US 3915623 A
A miniature burner construction disclosed herein employs a jet pump driven by a fuel jet so as to aspirate air for combustion of the fuel. The jet pump opens into a flame tube in which is positioned a disk-like flameholder having a series of peripheral notches around a central hub. The central hub provides reliable re-circulation and ignition of the incoming air-fuel mixture. Critical ratios relating the cooperating dimensions of the jet pump and burner are disclosed together with the ranges over which satisfactory operation is obtained.
Description (OCR text may contain errors)
United States Patent 11 1 Wormser 51 *Oct. 28, 1975 WIND-PROOF CIGARETTE LIGHTER  References Cited BURNER UNITED STATES PATENTS  Inventor: Alex F. Wormser, Marblehead, 1,079,327 11/1913 Chadborn 239/399 Mass. 1,404,610 1/1922 Higgins 239/399 1,817,066 8/1931 Crow 239/403 1 Asslgneel Wmgaersheek, Peabody, Mass- 3,510,238 5/1970 Biber 431/350 Netice: The portion of the term of this 3,844,707 10/1974 Wormser 431/347 patent Subsequent to Oct. 29, 1991, FOREIGN PATENTS OR APPLICATIONS has been disclaimed- 804,375 8/1936 France 239/399  Filed: Sept. 6, 1974 Primary Examiner-Carro11 B. Dority, Jr. PP 503,611 Attorney, Agent, or Firml(enway & Jenney Related US. Application Data  Continuation-impart of Ser. No. 389,534, Aug. 20,  ABSTRACT 1973, Pat, No, 3,844,707, which i a A miniature burner construction disclosed herein emcontinuation-in-part of Ser. Nos. 142,402, May 11, ploys a jet pump driven by a fuel jet so as to aspirate 1971, abandoned, and ar 7, air for combustion of the fuel. The jet pump opens 1966, abandoned, and 728,933, y 14, into a flame tube in which is positioned a disk-like 1968 abandoned and 7613372 18, flameholder having a series of peripheral notches 1968 abandoned and 134993 Apnl around a central hub. The central hub provides reli- 1971, abandoned.
able re-circulation and ignition of the 1ncom1ng air- 52 US. 01. 431/347; 431/353; 239/399 f i the P 51 Im. c1. F23D 13/12 E the Jet Pump and i i 58 Field of Search 431/344, 347, 353, 354; er ranges whch Sam ation is obtained.
6 Claims, 3 Drawing Figures US. Patent Oct. 28, 1975 h 3,915,623
L D, l I I WIND-PROOF CIGARETTE LIGHTER BURNER RELATIONSHIP TO EARLIER CASES This application is a continuation-in-part of application Ser. No. 389,534, filed Aug. 20, 1973, now patent No. 3,844,707, for a LowCost, Wind-Proof Cigarette Lighter Burner, which application is itself a continuation-in-part or otherwise related to applications Ser. Nos. 142,402 filed May 11, 1971; 535,215 filed Mar. 17, 1966; 728,933 filed May 14, 1968; 761,372 filed July 18, 1968; and 134,093 filed Apr. 14, 1971, which latter applications are all now abandoned. Applicant disclaims any part of the term of any patent which issues on the present application which extends beyond the term of any patent issuing from application Ser. No. 389,534, now patent No. 3,844,707.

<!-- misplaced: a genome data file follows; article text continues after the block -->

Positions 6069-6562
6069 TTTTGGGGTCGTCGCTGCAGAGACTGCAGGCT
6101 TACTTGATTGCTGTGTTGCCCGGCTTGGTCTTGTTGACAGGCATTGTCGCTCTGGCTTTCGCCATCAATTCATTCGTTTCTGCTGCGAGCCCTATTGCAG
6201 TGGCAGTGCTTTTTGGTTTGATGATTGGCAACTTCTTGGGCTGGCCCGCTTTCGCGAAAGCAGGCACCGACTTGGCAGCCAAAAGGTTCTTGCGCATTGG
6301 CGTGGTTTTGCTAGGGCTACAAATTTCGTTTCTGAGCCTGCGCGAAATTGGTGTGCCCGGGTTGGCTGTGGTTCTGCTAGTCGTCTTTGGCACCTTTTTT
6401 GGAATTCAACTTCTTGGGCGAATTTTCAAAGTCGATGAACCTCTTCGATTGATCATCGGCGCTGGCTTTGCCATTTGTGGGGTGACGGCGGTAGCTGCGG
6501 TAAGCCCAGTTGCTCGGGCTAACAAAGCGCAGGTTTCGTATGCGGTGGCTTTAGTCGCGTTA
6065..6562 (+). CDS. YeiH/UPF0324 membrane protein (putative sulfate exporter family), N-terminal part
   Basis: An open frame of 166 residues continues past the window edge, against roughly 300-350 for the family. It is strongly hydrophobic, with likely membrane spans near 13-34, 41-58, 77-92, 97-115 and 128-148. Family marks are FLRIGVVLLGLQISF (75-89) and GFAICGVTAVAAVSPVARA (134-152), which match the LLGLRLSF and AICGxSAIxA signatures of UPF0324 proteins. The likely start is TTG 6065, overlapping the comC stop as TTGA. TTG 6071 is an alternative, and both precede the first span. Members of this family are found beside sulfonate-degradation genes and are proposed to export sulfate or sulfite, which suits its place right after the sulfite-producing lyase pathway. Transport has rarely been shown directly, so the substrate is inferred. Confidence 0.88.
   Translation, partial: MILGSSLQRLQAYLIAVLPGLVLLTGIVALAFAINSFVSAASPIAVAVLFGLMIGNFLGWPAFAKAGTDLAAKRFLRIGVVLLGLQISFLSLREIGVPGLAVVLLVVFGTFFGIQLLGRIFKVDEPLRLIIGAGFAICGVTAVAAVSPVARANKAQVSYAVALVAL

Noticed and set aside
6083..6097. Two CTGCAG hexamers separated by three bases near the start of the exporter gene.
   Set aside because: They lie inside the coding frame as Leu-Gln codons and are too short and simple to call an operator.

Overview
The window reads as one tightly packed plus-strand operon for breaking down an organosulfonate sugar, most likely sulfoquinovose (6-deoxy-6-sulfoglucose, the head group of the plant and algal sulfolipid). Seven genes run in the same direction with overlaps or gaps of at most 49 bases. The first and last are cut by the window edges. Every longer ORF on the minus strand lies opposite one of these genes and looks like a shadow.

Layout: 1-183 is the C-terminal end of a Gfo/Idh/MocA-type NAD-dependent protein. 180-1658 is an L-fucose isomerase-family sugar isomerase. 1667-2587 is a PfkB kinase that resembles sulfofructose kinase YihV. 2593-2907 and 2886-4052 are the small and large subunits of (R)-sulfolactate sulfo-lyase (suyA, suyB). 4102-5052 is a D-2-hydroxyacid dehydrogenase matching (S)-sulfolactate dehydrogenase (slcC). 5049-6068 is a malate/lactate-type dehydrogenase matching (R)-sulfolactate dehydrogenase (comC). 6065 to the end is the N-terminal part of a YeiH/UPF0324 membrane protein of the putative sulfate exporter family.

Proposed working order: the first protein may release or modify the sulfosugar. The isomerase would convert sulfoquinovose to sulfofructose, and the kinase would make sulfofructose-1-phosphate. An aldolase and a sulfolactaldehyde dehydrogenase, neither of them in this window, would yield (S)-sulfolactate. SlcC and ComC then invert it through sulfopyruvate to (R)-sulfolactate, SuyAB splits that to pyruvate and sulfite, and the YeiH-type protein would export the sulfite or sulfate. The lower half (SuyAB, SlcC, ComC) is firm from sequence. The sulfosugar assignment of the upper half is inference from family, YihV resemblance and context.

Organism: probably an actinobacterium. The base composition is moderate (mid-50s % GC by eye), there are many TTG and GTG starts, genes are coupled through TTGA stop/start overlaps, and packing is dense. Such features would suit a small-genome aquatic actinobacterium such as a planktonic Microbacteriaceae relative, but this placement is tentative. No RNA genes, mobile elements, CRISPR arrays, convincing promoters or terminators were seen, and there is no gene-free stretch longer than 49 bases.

BACKGROUND OF THE INVENTION This invention relates to burners of exceptionally small size, i.e. A inch diameter or less, and particularly to such burners adapted for use in a cigarette lighter operating on gaseous fuel.
While cigarette lighters operating on gaseous fuel have been available previously, lighters of this type have in the past been particularly susceptible to blowout problems in the presence of ambient winds or even relatively gentle air movement.
Among the several objects of the present invention may be noted the provision of a cigarette lighter operating on gaseous fuel which is relatively blowout-proof. Other objects and features will be in part apparent and in part pointed out hereinafter.
While burners in accordance with the present invention to some extent employ the principles disclosed in my earlier applications relating to larger burners, i.e. application Ser. No. 142,402, now abandoned, and its predecessors, it has been discovered that in the design of relatively small burners, i.e. those having flame tubes A; inch or smaller, the ratios of various dimensions become highly critical and that, in order to provide a satisfactory wind-proof burner for a cigarette lighter using gaseous fuel, these relationships must be rather closely adhered to. The disclosure in the present application which is additional to that of application Ser. No. 389,534, now U.S. Pat. No. 3,844,707, concerns itself largely with the critical relationships and the ranges over which these relationships may vary and yet obtain satisfactory results, the particular burner disclosed in application Ser. No. 389,534, now U.S. Pat. No.
' 3,844,707, being an example of one such burner within these teachings, another example being disclosed in the specification of the present application.
Briefly, in one aspect, the invention involves a burner for a cigarette lighter operating on a gaseous fuel, the burner having means defining a fuel jet orifice of diameter D1 and, aligned with said orifice, a jet pump venturi of effective diameter D2 and length L2, the separation between the orifice and the entrance of the venturi being designated L1. The burner further involves a flame tube fed by the venturi, the inside diameter ofthe flame tube being D4. Inside the flame tube, there is provided a disk-like flameholder providing a central hub and, around said hub, a plurality of peripheral openings, the combined area of the openings being A. The flameholder is spaced from the outlet of the venturi along the flow path by a distance L3. The burner is characterized by having a flame tube diameter D4 of about inch or less and having proportions such that is about Ll/DZ 1.67 DZ/Dl is about 17 L2/D2 is about 3.3v L3/D2 is about 1.5 D4/Dl is about and A/(Dl) is about 0.05.
BRIEF DESCRIPTION OF THE DRAWINGS DESCRIPTION OF THE PREFERRED EMBODIMENT FIG. 1 illustrates a burner construction in which various of the parts are constructed of solid material, i.e. die cast or machined metal, rather than the stamped sheet metal construction disclosed in application Ser. No. 389,534, now U.S. Pat. No. 3,844,707. Referring now to FIG. 1, a die cast member 61 provides the flame tube 63 and a venturi 65 having a convergent inlet. A stamped sheet metal flameholder 67 is inserted into the flame tube, the flameholder being similar to that employed in the embodiment of application Ser. No. 389,534, now U.S. Pat. No. 3,844,707, i.e. having an annular rim 69 which facilitates its insertion within the flame tube and a series of vanes 71 which are struck up from the material of the flameholder so as to form pe ripheral openings around a central hub 73 (FIG. 2).